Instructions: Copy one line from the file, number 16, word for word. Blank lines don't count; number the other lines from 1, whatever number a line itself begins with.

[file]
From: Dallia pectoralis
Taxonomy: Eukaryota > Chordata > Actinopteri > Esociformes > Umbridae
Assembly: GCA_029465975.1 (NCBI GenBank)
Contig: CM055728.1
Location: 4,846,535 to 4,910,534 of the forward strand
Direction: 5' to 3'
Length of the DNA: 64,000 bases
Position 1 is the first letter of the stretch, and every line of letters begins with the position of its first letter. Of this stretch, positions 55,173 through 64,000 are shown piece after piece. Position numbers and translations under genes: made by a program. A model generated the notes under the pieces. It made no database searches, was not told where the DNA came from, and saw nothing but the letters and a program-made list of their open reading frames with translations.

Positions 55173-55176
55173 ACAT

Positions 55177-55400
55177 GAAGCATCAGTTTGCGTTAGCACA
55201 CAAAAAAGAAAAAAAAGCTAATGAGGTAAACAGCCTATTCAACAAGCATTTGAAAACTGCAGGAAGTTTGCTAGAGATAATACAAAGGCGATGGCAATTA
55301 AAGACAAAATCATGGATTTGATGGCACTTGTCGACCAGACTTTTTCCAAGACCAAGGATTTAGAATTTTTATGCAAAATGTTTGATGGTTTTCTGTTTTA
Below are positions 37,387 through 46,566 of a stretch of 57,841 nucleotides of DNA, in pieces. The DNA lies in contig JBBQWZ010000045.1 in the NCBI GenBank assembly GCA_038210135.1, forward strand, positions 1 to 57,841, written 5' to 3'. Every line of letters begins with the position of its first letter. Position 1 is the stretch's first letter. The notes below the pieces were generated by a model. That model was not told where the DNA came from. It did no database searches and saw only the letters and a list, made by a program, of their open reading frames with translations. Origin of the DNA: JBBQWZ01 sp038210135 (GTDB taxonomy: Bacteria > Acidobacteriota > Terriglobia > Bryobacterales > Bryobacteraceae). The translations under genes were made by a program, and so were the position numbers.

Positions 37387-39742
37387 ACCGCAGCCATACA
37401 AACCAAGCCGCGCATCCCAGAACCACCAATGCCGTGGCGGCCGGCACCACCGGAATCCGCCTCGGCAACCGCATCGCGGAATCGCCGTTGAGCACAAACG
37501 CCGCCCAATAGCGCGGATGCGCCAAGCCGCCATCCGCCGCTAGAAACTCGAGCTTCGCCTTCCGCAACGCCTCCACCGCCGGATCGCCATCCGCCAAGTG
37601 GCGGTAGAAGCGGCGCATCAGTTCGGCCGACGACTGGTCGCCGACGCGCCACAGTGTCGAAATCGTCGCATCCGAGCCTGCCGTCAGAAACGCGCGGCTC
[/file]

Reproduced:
Positions 37387-39742